But you have to keep going. You have to, somehow, find a way to not let it get to you. You can't let them stop you from living your life and going after what you want. You can't let them stop you from being happy. I know, easier said than done. But you have to try. You owe it to yourself and your loved ones to do that.
Here are nine things that helped me to keep going.
1. Acknowledge that it's OK to feel bad.
Bullying is a form of mental abuse. In fact, it's a violation of your human rights. It's completely normal for you to feel bad about it. Nobody likes to be mocked or treated with disrespect, so it's absolutely natural for you to feel hurt by it.
2. Remember that it's not about you.
It's about them. People who bully do it because they believe it makes them feel better. Somehow, they have got it into their head that by making others feel bad, they can feel better themselves. Basically, it's a reflection of their insecurities, not your shortcomings. Perhaps they are threatened by you and want to make you feel more insecure. Other times they are afraid of the kind of change you're causing, and they try to stop it by taking you down. Whatever the scenario, bullying is never the right way to resolve it, and it's never justifiable. Mature adult conversations, on the other hand, are.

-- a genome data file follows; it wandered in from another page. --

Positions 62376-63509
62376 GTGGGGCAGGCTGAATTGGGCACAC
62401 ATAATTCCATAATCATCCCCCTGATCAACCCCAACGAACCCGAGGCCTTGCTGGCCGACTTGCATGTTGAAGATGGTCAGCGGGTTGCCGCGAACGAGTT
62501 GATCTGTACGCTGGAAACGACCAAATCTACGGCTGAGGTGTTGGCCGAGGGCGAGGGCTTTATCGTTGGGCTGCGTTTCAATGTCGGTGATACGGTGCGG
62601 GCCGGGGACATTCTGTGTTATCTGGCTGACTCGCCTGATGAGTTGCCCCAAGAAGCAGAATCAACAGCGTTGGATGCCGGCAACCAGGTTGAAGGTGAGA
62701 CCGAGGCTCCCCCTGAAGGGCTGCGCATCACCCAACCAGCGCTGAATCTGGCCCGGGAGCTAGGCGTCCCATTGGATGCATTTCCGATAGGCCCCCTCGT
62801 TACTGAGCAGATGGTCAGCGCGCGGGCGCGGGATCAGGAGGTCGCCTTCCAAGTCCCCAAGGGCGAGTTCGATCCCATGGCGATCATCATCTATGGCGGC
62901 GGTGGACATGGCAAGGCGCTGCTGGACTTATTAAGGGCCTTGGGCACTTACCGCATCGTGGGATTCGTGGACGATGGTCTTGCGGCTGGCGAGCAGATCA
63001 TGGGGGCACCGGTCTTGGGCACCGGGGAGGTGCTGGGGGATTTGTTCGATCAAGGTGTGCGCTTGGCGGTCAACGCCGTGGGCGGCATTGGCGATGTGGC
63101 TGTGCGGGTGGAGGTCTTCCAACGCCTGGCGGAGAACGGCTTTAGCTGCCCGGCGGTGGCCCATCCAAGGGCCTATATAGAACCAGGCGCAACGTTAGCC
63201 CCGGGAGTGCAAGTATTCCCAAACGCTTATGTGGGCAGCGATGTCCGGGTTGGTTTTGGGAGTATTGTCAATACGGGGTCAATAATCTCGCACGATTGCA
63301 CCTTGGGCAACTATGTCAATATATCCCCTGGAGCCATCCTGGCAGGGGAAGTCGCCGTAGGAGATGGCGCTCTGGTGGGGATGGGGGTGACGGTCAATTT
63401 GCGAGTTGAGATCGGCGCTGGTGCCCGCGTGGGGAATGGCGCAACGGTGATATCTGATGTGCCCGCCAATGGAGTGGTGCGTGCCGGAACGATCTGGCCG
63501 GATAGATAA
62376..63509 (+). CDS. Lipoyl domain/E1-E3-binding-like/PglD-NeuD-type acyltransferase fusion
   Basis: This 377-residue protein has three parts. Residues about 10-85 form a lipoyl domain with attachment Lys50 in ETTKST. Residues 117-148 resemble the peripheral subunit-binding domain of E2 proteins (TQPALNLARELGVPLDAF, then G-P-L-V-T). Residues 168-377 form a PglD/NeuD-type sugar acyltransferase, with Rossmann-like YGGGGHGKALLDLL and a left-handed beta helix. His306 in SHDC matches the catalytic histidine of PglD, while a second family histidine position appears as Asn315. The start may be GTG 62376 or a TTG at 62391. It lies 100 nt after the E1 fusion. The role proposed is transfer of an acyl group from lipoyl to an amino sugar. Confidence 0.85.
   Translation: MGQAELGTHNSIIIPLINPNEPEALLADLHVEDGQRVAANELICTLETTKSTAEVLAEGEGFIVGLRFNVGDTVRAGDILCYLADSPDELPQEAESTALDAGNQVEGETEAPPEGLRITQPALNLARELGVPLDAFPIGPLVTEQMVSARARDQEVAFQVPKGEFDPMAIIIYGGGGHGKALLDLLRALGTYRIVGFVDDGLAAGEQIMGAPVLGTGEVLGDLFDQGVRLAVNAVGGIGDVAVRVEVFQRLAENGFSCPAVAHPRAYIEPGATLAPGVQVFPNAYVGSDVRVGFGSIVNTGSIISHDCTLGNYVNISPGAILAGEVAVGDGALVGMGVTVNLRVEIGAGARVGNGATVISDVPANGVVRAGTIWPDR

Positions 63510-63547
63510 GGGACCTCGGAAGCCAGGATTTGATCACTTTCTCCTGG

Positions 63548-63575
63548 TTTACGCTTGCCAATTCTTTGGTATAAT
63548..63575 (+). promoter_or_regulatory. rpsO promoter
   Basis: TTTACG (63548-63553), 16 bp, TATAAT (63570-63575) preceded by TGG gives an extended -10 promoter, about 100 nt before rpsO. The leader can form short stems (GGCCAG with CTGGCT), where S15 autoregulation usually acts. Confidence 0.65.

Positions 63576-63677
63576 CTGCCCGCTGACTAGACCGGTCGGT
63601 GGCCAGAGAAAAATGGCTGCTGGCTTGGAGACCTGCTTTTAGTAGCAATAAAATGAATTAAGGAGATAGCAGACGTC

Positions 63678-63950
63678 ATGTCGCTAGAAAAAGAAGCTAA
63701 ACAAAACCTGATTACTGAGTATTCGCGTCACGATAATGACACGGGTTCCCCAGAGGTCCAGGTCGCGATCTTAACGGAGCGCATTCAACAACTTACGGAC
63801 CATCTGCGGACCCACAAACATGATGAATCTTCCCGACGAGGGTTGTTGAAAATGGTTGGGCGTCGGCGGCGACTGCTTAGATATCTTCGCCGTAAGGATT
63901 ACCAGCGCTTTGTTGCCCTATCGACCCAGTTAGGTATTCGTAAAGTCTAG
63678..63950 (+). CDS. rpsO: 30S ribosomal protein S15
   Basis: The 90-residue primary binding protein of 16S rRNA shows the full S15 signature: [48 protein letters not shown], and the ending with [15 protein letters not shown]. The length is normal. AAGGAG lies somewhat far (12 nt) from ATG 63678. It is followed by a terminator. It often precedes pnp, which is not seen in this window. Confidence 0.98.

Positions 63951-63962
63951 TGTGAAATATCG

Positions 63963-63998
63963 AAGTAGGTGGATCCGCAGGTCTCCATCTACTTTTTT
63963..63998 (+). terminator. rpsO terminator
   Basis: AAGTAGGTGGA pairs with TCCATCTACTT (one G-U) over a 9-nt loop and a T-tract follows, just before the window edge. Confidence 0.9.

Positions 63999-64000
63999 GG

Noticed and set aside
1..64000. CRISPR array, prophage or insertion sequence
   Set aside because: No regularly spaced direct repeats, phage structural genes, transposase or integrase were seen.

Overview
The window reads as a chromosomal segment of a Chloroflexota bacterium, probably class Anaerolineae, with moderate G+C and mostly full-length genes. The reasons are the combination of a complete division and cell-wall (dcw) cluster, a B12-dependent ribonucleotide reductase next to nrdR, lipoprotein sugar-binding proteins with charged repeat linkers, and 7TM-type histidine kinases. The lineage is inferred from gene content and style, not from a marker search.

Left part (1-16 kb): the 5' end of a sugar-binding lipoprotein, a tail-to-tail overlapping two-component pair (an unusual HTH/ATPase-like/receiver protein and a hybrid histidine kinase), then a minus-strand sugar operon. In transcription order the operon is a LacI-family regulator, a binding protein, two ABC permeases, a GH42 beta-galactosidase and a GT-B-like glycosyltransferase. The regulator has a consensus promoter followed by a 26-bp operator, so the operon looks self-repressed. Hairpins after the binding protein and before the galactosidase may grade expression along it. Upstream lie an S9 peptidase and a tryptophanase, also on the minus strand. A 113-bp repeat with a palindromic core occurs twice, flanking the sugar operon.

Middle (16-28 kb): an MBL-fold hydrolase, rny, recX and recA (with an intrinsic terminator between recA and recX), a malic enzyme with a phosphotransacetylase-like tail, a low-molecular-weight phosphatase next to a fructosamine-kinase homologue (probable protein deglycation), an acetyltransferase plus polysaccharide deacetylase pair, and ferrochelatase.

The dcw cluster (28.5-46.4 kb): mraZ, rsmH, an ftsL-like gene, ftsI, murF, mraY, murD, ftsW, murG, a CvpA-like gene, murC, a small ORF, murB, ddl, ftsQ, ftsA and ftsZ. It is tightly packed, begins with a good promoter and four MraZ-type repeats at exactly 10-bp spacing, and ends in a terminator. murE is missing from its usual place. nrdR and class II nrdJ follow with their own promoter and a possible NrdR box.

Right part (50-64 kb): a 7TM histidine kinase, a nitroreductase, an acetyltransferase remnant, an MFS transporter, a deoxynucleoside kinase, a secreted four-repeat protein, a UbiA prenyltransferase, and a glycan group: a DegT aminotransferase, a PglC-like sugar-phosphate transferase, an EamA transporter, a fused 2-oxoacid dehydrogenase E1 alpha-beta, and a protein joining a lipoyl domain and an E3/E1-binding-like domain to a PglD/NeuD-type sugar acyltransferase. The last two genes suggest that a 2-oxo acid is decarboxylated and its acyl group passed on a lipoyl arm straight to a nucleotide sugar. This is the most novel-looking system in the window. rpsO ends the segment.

3. Surround yourself with cheerleaders.
Spend time with your loved ones. Focus on the people who encourage you and love you for who you are. Seek extra support when you need it. If you're not comfortable talking about all the details with your loved ones, seek extra support. Talk to a therapist or a coach (I did). Call a bullying hotline. Remember that you don't have to go through this on your own. Remember that you are not alone.
4. Avoid situations where the bullying might happen.
Don't meet them face-to-face if you think they will just attack you. Block them from your phone and social media if they keep sending you hurtful messages. Mark their email addresses as spam so they end up in your spam folder, and you never have to see them. You have to practice self-preservation, and you have to protect yourself. If it's your colleagues or some kind of scenario that you can't remove yourself from, talk to your superiors, HR, or somebody there about it. They can help you tackle the situation and potentially even help you avoid the bully and their bullying.
5. Don’t let them take your joy away.
The best way to overcome bullying is to keep living the life you want. Show them that whatever they say or do isn't going to stop you from being happy. For example, there have been moments where I’ve been doing something I love, like riding my horse, when their nasty comments have crept into my head. When I’ve noticed that happen, I’ve said to myself, "I will not let them take my joy away from me.” Just saying that firmly and compassionately to yourself can help shut down that unhelpful mind chatter.
6. Keep a record of the bullying.